The further we drove the more interesting things we discovered. Along with these women led Co-ops we came across a market that was in full swing. Interestingly enough this market, and the majority of other markets found in the Atlas Mountains, were only populated by men. Men were the only people allowed to sell goods or own stall and traditionally in the area only men did the shopping while women were meant to stay home to care for the children and house. In the span of one hour, the duration of our car journey, we saw many cultural nuances and unique quirks that I couldn’t begin to imagine what we might learn over the course of the next week.
Upon our arrival to our Berber hotel we were greeted with friendly smiles and warm cups of Moroccan mint tea. A beverage that we gratefully accepted for the temperature had dropped drastically while driving up into higher elevations. A quick tour of the grounds and common spaces and we found ourselves finally relaxing in our respective tent castles, also gratefully warm compared to the outside air. After catching our breaths and becoming acquainted with our new homes we headed back out into the cold night for dinner. That night we were treated to a set tasting menu made in the traditional Moroccan style and using the theme ingredient of that evening; Apples.
This one took me by surprise. On our way up the mountain I had somehow missed the many apple groves growing on the sides of the hills and in many of the villages. For some reason apples were not a fruit that came to mind when thinking about Morocco, or any place in Africa for that matter, and my first thought was that there was no way such a commonly American and European fruit could grow in such a desert-esc climate. Oh wait. We’re not in a desert and the weather, at that very moment, was actually the perfect climate for growing not only apples but squash and pumpkins as well. Shows you how much I know, and how much our preconceived notions of a place can be incredibly wrong. So yes, on our first night in Morocco we were treated to a traditional Moroccan meal where each dish had been prepared using at least a little bit of apple. A fruit which at that moment was very much in season.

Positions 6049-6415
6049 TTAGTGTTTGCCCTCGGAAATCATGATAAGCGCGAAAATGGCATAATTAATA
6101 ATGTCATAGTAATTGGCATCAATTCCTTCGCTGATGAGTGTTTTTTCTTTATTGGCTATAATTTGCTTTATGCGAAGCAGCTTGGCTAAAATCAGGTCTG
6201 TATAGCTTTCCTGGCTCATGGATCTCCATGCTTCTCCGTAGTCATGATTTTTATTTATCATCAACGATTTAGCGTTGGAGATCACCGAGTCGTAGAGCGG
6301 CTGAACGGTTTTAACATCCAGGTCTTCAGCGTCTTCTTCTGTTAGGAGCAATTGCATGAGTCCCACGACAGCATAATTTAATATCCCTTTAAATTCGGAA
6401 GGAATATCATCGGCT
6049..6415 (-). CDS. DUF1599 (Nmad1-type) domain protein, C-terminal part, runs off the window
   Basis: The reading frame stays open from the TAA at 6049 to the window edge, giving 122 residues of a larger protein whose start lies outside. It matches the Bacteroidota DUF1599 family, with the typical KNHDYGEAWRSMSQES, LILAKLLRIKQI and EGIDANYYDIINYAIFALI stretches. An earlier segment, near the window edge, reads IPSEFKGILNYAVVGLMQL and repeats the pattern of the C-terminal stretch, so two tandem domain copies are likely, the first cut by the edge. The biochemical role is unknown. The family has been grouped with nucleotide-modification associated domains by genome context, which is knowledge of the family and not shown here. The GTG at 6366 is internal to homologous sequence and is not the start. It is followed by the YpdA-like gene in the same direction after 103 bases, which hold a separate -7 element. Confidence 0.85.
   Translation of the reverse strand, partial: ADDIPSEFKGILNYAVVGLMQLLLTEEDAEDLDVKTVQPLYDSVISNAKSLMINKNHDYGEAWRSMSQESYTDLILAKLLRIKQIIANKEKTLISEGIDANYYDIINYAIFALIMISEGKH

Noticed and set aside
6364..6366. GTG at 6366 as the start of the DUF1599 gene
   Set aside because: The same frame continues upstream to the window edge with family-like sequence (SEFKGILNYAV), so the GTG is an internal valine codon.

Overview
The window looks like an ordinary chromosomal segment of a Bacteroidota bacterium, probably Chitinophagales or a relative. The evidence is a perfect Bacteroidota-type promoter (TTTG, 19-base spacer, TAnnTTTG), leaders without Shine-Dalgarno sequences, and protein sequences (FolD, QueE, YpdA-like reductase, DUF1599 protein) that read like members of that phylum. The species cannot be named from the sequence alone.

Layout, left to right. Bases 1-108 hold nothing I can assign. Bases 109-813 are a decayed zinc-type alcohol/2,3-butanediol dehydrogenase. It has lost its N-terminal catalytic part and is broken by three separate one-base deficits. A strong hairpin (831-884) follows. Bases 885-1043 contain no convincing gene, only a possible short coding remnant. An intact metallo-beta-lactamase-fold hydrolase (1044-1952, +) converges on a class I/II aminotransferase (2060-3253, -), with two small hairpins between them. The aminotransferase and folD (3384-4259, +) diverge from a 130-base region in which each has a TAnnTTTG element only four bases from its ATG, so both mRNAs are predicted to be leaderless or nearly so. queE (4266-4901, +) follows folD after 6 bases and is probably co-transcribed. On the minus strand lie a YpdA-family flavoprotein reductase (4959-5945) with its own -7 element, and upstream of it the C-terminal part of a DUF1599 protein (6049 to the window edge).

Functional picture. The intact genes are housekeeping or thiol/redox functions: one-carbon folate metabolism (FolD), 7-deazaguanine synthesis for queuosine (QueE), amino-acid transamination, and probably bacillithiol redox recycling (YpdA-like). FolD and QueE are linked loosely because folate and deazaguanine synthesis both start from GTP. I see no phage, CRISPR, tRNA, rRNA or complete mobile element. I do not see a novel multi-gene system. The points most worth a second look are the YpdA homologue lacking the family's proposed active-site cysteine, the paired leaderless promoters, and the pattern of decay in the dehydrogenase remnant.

The one complication when eating with my family is the incredible number of eating restrictions that both my stepmother and father live by. These include: No lactose, gluten, meats that haven’t been raised organically or humanely, sugar, and processed foods in general, although I will note that these rules are opt to change on occasion or have their occasional exceptions. On the tasting menu prepared for us that evening almost everything, by some miracle, appeared to meet these guidelines. Everything except the lamb which was to be the second main course. Yes, there were two main courses, the first of which was an incredible fish dish that I still remember to this day. To my surprise both my father and stepmother looked at each other and decided in that very moment to try the lamb. I was a gasped, “What!! The two mega hippies are going to eat the meat!!!”
“Why not?” Asked my stepmother, “Everything around here is the definition of locally and sustainably raised. How could it not be!” She had a good point. On our way to the hotel we must have passed hundreds of sheep and goats being farmed and herded by small children or elderly men up the sides of steep hills. If you’re looking for local – this was it!. After tasting the lamb itself I must say it was most definitely worth it! Even the two pescatarians agreed!